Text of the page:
In this paper we turn our attention to the C-star population in the LMC and SMC. Dell’Agli et al. (2014) characterised the AGB stars populating the diagonal band in the CCD of the two galaxies, extending to (LMC, Srinivasan et al., 2011) and (SMC, Boyer et al., 2011), as carbon stars (see also Dell’Agli et al., 2015a, b). The scenario proposed by Dell’Agli et al. (2014) is that the observed bands represent obscuration sequences: the stars move across the diagonal band as they become more enriched in carbon, owing to the effects of TDU. The subsequent investigations by Dell’Agli et al. (2015a, b) followed a population synthesis approach, which allowed us to determine the expected distribution of stars in the colour–colour and colour–magnitude planes obtained with the Spitzer bands. These studies are based on the star formation history of the MCs by Harris & Zaritsky (2004, 2009) and on the evolutionary times of stars of various mass and metallicity, reported in Table 1 in Dell’Agli et al. (2015a).

One general result is that the regions of the observational planes where highly-obscured carbon stars are found are not well populated. This is because the evolutionary time scales get shorter as the star becomes enriched in carbon, owing to the considerable increase in the rate of mass loss. This has important consequences on the (current) mass distribution of the carbon stars observed. All the stars with initial mass in the range evolve as carbon stars from a given stage of the evolution until the removal of the envelope, where the final stellar mass is . On the other hand, for the reasons given above, the very final evolutionary phases have a very short duration. The combination of these two factors makes the mass distribution of the LMC to peak around , in nice agreement with the analysis based on pulsation periods by Boyer et al. (2015).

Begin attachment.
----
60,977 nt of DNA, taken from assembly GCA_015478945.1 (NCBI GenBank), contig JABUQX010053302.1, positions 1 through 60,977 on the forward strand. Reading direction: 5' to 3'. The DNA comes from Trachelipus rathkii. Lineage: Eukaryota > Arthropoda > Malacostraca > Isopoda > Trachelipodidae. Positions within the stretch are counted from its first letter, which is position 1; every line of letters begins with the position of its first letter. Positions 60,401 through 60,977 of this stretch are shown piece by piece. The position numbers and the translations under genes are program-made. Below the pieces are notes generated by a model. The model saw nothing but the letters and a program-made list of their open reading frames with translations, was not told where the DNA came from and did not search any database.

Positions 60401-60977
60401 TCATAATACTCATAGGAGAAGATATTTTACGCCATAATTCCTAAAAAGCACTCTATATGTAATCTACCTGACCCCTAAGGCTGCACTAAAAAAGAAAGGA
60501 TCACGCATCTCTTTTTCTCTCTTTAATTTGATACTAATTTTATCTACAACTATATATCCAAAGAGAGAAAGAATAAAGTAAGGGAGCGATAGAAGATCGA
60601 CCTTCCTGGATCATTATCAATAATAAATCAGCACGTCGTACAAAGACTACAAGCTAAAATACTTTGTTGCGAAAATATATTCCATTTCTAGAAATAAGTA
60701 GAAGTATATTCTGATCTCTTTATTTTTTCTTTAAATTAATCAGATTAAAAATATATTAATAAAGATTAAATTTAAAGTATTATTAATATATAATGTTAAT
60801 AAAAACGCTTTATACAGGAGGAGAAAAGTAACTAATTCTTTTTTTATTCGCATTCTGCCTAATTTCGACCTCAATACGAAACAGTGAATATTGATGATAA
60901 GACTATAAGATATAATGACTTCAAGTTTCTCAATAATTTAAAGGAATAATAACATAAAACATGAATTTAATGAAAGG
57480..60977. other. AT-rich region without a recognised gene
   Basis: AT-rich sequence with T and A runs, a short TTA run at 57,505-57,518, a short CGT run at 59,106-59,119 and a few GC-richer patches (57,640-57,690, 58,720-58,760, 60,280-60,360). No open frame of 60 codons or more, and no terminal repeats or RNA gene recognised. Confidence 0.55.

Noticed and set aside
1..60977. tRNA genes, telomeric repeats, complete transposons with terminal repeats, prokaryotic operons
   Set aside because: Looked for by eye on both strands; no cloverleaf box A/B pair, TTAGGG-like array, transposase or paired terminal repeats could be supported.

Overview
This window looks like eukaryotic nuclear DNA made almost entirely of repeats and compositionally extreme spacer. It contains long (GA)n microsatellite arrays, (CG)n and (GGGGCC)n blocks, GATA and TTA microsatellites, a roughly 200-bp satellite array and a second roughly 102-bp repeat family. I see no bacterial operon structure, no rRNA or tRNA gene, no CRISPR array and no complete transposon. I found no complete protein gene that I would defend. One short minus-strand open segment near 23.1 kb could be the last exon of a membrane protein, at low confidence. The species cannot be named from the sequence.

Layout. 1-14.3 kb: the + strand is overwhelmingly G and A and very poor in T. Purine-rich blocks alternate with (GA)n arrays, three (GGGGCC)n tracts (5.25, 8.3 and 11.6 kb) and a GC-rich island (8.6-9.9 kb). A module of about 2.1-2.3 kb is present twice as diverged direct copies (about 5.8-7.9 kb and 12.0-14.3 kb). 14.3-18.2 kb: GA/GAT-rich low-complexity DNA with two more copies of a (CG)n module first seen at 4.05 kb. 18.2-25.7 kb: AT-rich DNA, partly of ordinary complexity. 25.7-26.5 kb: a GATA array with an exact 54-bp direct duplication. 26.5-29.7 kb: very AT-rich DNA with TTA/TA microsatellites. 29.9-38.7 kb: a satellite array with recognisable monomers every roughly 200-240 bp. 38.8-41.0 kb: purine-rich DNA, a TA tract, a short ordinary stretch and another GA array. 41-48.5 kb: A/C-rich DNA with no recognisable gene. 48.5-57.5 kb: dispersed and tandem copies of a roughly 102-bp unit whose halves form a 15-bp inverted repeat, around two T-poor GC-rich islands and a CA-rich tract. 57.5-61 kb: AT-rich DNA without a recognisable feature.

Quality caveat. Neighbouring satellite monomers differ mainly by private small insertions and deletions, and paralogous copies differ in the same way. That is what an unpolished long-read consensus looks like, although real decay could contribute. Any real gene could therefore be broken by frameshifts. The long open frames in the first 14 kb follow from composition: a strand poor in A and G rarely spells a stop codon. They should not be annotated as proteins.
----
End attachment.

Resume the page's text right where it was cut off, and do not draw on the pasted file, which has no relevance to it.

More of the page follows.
Dell’Agli et al. (2015a) found that in the LMC the C-rich AGB stars with the reddest infrared colours formed during the Myr long epoch of high star formation, which occurred Myr ago, when most of the stars formed from gas with metallicity . An age of Myr corresponds to stars with initial masses .

By applying to the SMC the same population synthesis analysis, Dell’Agli et al. (2015b) found that the stars exhibiting the largest obscuration descend from stars, formed Gyr ago, when the dominant metallicity of the interstellar medium was . Contrary to the LMC, only a negligible fraction of stars descending from objects are expected to evolve nowadays through the very final AGB phases of highest obscuration, because the SFR of the SMC exhibits a much narrower peak than the LMC at Myr ago.

We will focus on these masses and metallicities in the following sections.

3 Numerical and physical inputs

3.1 Stellar evolution models

This work is based on evolutionary sequences calculated with the ATON code (Ventura et al., 1998) and with the Monash version of the Mount Stromlo Stellar Structure Program (MONASH, Frost & Lattanzio, 1996). Exhaustive discussions on the numerical and physical input adopted are found in the papers by Ventura et al. (2013) and Karakas (2010), which also provide a detailed description of the chemical and physical properties of the AGB evolution of these stars.